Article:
Digital Deceit II: A Policy Agenda to Fight Disinformation on the Internet

By Dipayan Ghosh, Research Fellow at the Shorenstein Center on Media, Politics and Public Policy; and Ben Scott, Director of Policy & Advocacy at the Omidyar Network

The views expressed in Shorenstein Center Discussion Papers are those of the author(s) and do not necessarily reflect those of Harvard Kennedy School or of Harvard University. Discussion Papers have not undergone formal review and approval. Such papers are included in this series to elicit feedback and to encourage debate on important issues and challenges in media, politics and public policy. Copyright belongs to the author(s). Papers may be downloaded for personal use only.

Executive Summary

The crisis for democracy posed by digital disinformation demands a new social contract for the internet rooted in transparency, privacy and competition. This is the conclusion we have reached through careful study of the problem of digital disinformation and reflection on potential solutions. This study builds off our first report—Digital Deceit—which presents an analysis of how the structure and logic of the tracking-and-targeting data economy undermines the integrity of political communications. In the intervening months, the situation has only worsened—confirming our earlier hypotheses—and underlined the need for a robust public policy agenda.

Digital media platforms did not cause the fractured and irrational politics that plague modern societies. But the economic logic of digital markets too often serves to compound social division by feeding pre-existing biases, affirming false beliefs, and fragmenting media audiences. The companies that control this market are among the most powerful and valuable the world has ever seen. We cannot expect them to regulate themselves. As a democratic society, we must intervene to steer the power and promise of technology to benefit the many rather than the few.

We have developed here a broad policy framework to address the digital threat to democracy, building upon basic principles to recommend a set of specific proposals.

Transparency: As citizens, we have the right to know who is trying to influence our political views and how they are doing it. We must have explicit disclosure about the operation of dominant digital media platforms — including:

  • Real-time and archived information about targeted political advertising;
  • Clear accountability for the social impact of automated decision-making;
  • Explicit indicators for the presence of non-human accounts in digital media.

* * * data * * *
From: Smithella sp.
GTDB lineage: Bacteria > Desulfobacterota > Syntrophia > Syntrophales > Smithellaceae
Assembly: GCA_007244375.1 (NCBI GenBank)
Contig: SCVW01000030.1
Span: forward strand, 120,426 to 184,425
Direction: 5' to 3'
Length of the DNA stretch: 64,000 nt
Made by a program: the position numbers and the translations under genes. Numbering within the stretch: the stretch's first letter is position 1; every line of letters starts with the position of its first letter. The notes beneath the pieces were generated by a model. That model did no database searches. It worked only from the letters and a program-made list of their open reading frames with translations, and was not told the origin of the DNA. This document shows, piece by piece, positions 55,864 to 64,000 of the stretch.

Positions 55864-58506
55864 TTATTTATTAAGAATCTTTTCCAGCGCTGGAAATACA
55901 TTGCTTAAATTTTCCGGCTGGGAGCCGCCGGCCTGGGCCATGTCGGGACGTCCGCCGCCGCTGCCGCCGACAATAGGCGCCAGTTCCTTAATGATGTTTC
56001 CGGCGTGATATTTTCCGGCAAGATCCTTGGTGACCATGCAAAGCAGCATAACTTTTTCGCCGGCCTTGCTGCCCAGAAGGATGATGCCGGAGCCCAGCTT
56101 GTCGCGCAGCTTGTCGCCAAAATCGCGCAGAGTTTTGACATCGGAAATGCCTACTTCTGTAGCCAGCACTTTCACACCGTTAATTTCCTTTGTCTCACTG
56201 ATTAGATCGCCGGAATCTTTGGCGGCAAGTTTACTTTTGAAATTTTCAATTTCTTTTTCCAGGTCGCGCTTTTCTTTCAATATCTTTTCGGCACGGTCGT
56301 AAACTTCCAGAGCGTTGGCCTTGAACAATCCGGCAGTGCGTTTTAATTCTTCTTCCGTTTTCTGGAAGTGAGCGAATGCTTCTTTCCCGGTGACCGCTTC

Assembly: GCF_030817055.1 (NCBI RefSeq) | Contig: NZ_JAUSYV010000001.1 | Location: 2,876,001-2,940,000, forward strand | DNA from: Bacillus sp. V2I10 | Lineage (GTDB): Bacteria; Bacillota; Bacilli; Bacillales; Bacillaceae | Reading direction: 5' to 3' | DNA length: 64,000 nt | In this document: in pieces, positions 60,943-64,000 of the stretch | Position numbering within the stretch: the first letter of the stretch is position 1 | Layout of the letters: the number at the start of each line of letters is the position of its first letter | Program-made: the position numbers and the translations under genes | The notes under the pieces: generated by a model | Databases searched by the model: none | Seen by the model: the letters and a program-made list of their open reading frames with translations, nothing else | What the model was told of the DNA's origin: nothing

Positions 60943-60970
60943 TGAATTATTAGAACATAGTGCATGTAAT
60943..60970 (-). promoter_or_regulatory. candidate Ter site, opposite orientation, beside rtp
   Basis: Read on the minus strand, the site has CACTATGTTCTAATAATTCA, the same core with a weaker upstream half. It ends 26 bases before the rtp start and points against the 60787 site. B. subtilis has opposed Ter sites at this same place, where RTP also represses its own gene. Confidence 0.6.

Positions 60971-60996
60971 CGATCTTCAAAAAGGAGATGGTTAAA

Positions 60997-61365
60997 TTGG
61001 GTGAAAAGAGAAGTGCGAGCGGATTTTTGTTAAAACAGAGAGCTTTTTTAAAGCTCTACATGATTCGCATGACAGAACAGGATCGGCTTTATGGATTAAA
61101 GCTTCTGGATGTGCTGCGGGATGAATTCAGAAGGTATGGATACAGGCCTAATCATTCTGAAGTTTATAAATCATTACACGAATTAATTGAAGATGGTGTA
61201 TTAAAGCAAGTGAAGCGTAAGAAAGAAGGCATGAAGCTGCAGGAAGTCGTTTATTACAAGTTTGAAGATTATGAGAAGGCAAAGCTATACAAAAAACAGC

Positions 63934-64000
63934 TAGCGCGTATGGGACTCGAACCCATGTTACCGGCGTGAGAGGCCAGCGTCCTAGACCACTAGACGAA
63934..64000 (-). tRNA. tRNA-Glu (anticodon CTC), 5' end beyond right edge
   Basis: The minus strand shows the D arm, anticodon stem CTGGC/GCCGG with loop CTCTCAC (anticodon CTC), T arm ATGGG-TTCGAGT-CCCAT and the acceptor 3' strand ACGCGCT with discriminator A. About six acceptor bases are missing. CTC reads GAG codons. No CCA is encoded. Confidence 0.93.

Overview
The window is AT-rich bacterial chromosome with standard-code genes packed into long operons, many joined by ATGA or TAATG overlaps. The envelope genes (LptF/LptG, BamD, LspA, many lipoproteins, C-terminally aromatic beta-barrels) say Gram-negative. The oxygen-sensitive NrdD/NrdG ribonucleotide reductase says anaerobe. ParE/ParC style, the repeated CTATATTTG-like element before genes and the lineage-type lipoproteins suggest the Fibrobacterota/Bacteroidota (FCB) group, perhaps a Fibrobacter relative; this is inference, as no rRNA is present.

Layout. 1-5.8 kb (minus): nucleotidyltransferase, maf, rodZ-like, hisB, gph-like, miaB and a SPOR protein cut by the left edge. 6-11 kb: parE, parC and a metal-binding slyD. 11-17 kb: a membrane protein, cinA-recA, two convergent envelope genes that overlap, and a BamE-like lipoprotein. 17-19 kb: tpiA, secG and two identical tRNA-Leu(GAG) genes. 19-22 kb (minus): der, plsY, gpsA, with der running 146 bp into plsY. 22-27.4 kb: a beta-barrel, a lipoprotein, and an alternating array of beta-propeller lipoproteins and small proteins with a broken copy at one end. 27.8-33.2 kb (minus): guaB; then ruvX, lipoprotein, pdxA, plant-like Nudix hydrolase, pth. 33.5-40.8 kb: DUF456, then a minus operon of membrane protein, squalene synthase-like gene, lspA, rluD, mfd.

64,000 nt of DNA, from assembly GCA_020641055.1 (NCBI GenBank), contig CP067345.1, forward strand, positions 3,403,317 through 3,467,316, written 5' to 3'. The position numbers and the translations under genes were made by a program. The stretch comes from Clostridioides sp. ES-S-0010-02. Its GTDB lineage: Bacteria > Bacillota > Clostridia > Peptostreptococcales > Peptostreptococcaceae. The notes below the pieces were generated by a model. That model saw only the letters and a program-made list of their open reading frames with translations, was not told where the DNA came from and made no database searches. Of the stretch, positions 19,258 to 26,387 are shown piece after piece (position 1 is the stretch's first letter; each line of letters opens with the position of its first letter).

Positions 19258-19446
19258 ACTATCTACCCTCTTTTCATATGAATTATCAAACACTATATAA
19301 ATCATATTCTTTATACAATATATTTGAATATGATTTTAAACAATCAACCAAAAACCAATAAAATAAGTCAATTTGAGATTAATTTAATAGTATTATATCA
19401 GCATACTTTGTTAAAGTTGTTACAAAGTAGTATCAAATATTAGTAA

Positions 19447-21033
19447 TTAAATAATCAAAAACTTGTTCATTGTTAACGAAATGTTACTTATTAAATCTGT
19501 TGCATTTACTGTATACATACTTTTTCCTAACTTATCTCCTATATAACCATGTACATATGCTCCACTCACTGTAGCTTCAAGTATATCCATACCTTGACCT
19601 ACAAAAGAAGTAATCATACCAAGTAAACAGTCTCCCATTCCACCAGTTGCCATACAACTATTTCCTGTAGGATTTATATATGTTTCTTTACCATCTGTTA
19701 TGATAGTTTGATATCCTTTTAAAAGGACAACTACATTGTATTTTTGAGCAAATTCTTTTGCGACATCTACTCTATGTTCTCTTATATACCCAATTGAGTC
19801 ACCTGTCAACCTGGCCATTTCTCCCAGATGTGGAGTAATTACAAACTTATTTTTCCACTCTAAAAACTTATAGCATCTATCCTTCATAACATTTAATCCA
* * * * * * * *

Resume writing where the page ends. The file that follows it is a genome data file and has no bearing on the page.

Privacy: As individuals with the right to personal autonomy, we must be given more control over how our data is collected, used, and monetized — especially when it comes to sensitive information that shapes political decision-making. A baseline data privacy law must include:

  • Consumer control over data through stronger rights to access and removal;
  • Transparency for the user of the full extent of data usage and meaningful consent;
  • Stronger enforcement with resources and authority for agency rule-making.

Competition: As consumers, we must have meaningful options to find, send and receive information over digital media. The rise of dominant digital platforms demonstrates how market structure influences social and political outcomes. A new competition policy agenda should include:

  • Stronger oversight of mergers and acquisitions;
  • Antitrust reform including new enforcement regimes, levies, and essential services regulation;
  • Robust data portability and interoperability between services.

There are no single-solution approaches to the problem of digital disinformation that are likely to change outcomes. Only a combination of public policies—all of which are necessary and none of which are sufficient by themselves—that truly address the nature of the business model underlying the internet will begin to show results over time. Despite the scope of the problem we face, there is reason for optimism. The Silicon Valley giants have begun to come to the table with policymakers and civil society leaders in an earnest attempt to take some responsibility. Most importantly, citizens are waking up to the reality that the incredible power of technology can change our lives for the better or for the worse. People are asking questions about whether constant engagement with digital media is healthy for democracy. Awareness and education are the first steps toward organizing and action to build a new social contract for digital democracy.


The basic premise of the digital media economy is no secret. Consumers do not pay money for services. They pay in data—personal data that can be tracked, collected, and monetized by selling advertisers access to aggregated swathes of users who are targeted according to their demographic or behavioral characteristics.[i] It is personalized advertising dressed up as a tailored media service powered by the extraction and monetization of personal data.

This “tracking-and-targeting” data economy that trades personal privacy for services has long been criticized as exploitative.[ii] But the bargain of the zero price proposition has always appeared to outweigh consumer distaste—and even public outrage—for the privacy implications of the business. That finally may be changing.